17.   In an analogous context, courts have granted trademark protection to phone numbers that spell out a corporation's name, trademark, or slogan.   See Dial-A-Mattress Franchise Corp. v. Page, 880 F.2d 675, 677-78 (2d Cir.1989) (granting trademark protection to “(area code)-MATTRES”);  American Airlines, Inc. v. A 1-800-A-M-E-R-I-C-A-N Corp., 622 F.Supp. 673, 683-84 (N.D.Ill.1985);  see also Dranoff-Perlstein Assocs. v. Sklar, 967 F.2d 852, 856-58 (3d Cir.1992).   But see Holiday Inns, Inc. v. 800 Reservation, Inc., 86 F.3d 619, 622 (6th Cir.1996).

18.   The fact that West Coast's second-level domain is exactly the same as Brookfield's mark is particularly important since potential customers of “MovieBuff” will go to “moviebuff.com,” and not, for example, “moviebuffs.com.” Had West Coast used the latter mark, the similarity factor would have favored Brookfield to a lesser extent.

19.   Generic terms are those used by the public to refer generally to the product rather than a particular brand of the product.   See, e.g., Blinded Veterans Assoc. v. Blinded American Veterans Found., 872 F.2d 1035, 1041 (D.C.Cir.1989) (“Blinded Veterans”);  Miller Brewing Co. v. G. Heileman Brewing Co., 561 F.2d 75 (7th Cir.1977) (“Light Beer” or “Lite Beer”).   Descriptive terms directly describe the quality or features of the product.   See, e.g., Application of Keebler Co., 479 F.2d 1405 (C.C.P.A.1973) (“Rich ‘N Chips” chocolate chip cookies).   A suggestive mark conveys an impression of a good but requires the exercise of some imagination and perception to reach a conclusion as to the product's nature.   See, e.g., American Home Prods. Corp. v. Johnson Chem. Co., 589 F.2d 103 (2d Cir.1978) (“Roach Motel” insect trap).   Arbitrary and fanciful marks have no intrinsic connection to the product with which the mark is used;  the former consists of words commonly used in the English language, see, e.g., Fleischmann Distilling, 314 F.2d 149 (“Black & White” scotch whiskey), whereas the latter are wholly made-up terms, see, e.g., Clorox Chem. Co. v. Chlorit Mfg. Corp., 25 F.Supp. 702 (E.D.N.Y.1938) (“Clorox” bleach).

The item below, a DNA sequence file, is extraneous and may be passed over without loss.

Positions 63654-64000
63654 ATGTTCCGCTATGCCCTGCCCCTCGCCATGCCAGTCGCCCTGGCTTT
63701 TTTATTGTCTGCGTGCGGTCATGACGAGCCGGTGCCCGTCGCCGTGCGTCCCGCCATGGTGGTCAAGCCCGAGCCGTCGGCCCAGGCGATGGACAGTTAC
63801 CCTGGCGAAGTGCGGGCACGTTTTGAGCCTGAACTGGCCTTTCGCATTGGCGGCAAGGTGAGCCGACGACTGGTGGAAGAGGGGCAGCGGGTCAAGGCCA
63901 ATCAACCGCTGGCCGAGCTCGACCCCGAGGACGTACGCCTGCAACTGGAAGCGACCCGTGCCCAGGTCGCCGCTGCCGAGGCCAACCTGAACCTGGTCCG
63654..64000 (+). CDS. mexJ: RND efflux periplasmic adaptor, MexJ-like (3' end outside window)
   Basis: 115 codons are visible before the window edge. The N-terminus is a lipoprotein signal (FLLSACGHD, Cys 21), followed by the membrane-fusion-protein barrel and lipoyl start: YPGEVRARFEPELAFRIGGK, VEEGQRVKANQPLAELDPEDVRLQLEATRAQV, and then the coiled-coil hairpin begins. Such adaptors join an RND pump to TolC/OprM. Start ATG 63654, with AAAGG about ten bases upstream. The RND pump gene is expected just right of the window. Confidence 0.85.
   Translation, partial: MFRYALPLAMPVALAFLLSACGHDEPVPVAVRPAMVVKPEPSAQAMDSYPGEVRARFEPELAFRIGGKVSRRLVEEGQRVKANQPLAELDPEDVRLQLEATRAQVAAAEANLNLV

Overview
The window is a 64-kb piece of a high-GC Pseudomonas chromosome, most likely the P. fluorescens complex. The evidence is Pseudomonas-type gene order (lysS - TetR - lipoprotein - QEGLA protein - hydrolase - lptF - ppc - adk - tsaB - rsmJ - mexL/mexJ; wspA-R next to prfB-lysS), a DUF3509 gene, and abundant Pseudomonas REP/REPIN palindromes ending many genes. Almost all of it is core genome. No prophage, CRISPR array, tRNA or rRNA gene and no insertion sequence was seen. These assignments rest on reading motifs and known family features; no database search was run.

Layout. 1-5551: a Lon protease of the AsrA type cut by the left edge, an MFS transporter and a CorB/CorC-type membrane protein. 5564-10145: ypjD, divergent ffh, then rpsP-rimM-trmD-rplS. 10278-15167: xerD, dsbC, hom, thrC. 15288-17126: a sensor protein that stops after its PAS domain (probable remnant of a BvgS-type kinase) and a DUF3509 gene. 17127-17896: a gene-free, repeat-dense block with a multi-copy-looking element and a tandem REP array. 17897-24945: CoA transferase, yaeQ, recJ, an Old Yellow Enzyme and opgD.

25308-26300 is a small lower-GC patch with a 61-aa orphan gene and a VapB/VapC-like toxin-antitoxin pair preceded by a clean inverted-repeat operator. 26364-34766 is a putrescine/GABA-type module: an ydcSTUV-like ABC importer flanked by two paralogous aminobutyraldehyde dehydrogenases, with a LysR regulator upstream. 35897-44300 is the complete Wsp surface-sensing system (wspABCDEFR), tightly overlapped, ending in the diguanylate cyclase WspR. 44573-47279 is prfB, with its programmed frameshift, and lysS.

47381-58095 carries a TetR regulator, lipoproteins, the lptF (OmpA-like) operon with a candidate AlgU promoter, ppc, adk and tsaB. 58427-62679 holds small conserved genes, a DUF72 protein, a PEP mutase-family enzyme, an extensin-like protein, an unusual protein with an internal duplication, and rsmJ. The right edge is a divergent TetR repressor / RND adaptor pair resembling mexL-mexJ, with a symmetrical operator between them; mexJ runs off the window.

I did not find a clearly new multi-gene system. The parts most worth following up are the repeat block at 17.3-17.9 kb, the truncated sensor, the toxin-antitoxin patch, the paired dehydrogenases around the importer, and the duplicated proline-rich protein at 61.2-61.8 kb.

20.   Nor did West Coast register its domain name for the specific purpose of subsequently selling the domain name to the trademark owner.   See, e.g., Minnesota Mining, 21 F.Supp.2d at 1005;  Intermatic, 947 F.Supp. at 1229 (involving the infamous cyber squatter Dennis Toeppen who registered domain names including “aircanada.com,” “deltaairlines.com,” “eddiebauer.com,” and “neiman-marcus.com” and has been the subject of many lawsuits).

21.   We note, however, that Brookfield should have suspected that West Coast would eventually open a web site at the domain name it had registered, and that the present dispute might have been more easily resolved at an earlier time had Brookfield acted in a more prompt manner.